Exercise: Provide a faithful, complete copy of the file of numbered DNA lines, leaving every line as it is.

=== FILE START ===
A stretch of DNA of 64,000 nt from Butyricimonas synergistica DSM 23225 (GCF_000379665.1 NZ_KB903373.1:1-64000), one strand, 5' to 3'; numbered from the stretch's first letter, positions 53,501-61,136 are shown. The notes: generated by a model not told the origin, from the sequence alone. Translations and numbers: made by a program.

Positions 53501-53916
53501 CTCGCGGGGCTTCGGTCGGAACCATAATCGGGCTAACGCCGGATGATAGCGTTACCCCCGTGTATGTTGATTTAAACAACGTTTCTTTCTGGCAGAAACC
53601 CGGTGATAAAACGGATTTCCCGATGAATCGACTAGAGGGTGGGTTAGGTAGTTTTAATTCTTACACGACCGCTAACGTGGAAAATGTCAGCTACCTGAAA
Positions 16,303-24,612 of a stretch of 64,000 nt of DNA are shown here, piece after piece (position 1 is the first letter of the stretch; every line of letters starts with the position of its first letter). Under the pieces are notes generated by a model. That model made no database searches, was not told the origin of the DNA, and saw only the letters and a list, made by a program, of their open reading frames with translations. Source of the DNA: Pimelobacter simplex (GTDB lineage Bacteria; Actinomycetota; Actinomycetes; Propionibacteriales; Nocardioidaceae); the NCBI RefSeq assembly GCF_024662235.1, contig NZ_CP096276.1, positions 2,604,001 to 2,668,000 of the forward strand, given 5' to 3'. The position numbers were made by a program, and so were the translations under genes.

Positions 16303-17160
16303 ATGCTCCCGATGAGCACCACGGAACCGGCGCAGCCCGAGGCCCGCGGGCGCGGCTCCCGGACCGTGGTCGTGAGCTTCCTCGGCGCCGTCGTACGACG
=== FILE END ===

A stretch of DNA of 64,000 nt from Butyricimonas synergistica DSM 23225 (GCF_000379665.1 NZ_KB903373.1:1-64000), one strand, 5' to 3'; numbered from the stretch's first letter, positions 53,501-61,136 are shown. The notes: generated by a model not told the origin, from the sequence alone. Translations and numbers: made by a program.

Positions 53501-53916
53501 CTCGCGGGGCTTCGGTCGGAACCATAATCGGGCTAACGCCGGATGATAGCGTTACCCCCGTGTATGTTGATTTAAACAACGTTTCTTTCTGGCAGAAACC
53601 CGGTGATAAAACGGATTTCCCGATGAATCGACTAGAGGGTGGGTTAGGTAGTTTTAATTCTTACACGACCGCTAACGTGGAAAATGTCAGCTACCTGAAA
Positions 16,303-24,612 of a stretch of 64,000 nt of DNA are shown here, piece after piece (position 1 is the first letter of the stretch; every line of letters starts with the position of its first letter). Under the pieces are notes generated by a model. That model made no database searches, was not told the origin of the DNA, and saw only the letters and a list, made by a program, of their open reading frames with translations. Source of the DNA: Pimelobacter simplex (GTDB lineage Bacteria; Actinomycetota; Actinomycetes; Propionibacteriales; Nocardioidaceae); the NCBI RefSeq assembly GCF_024662235.1, contig NZ_CP096276.1, positions 2,604,001 to 2,668,000 of the forward strand, given 5' to 3'. The position numbers were made by a program, and so were the translations under genes.

Positions 16303-17160
16303 ATGCTCCCGATGAGCACCACGGAACCGGCGCAGCCCGAGGCCCGCGGGCGCGGCTCCCGGACCGTGGTCGTGAGCTTCCTCGGCGCCGTCGTACGACG